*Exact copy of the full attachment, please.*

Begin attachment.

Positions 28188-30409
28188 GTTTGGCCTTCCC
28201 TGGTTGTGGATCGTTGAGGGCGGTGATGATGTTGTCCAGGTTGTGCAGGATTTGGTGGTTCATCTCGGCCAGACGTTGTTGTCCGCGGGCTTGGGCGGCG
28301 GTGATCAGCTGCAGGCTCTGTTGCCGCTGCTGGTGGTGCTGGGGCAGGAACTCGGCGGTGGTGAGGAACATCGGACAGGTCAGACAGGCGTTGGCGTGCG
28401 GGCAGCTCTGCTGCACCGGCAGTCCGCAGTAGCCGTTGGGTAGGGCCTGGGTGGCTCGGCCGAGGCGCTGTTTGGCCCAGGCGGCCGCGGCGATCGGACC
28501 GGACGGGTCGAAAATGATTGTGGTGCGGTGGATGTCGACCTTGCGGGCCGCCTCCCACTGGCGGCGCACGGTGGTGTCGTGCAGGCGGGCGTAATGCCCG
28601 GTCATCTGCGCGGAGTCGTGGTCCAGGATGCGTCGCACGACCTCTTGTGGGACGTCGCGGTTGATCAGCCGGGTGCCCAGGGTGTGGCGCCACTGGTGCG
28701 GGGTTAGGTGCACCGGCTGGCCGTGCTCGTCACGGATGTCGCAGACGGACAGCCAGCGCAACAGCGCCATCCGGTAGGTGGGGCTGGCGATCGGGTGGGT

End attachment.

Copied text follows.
Positions 28188-30409
28188 GTTTGGCCTTCCC
28201 TGGTTGTGGATCGTTGAGGGCGGTGATGATGTTGTCCAGGTTGTGCAGGATTTGGTGGTTCATCTCGGCCAGACGTTGTTGTCCGCGGGCTTGGGCGGCG
28301 GTGATCAGCTGCAGGCTCTGTTGCCGCTGCTGGTGGTGCTGGGGCAGGAACTCGGCGGTGGTGAGGAACATCGGACAGGTCAGACAGGCGTTGGCGTGCG
28401 GGCAGCTCTGCTGCACCGGCAGTCCGCAGTAGCCGTTGGGTAGGGCCTGGGTGGCTCGGCCGAGGCGCTGTTTGGCCCAGGCGGCCGCGGCGATCGGACC
28501 GGACGGGTCGAAAATGATTGTGGTGCGGTGGATGTCGACCTTGCGGGCCGCCTCCCACTGGCGGCGCACGGTGGTGTCGTGCAGGCGGGCGTAATGCCCG
28601 GTCATCTGCGCGGAGTCGTGGTCCAGGATGCGTCGCACGACCTCTTGTGGGACGTCGCGGTTGATCAGCCGGGTGCCCAGGGTGTGGCGCCACTGGTGCG
28701 GGGTTAGGTGCACCGGCTGGCCGTGCTCGTCACGGATGTCGCAGACGGACAGCCAGCGCAACAGCGCCATCCGGTAGGTGGGGCTGGCGATCGGGTGGGT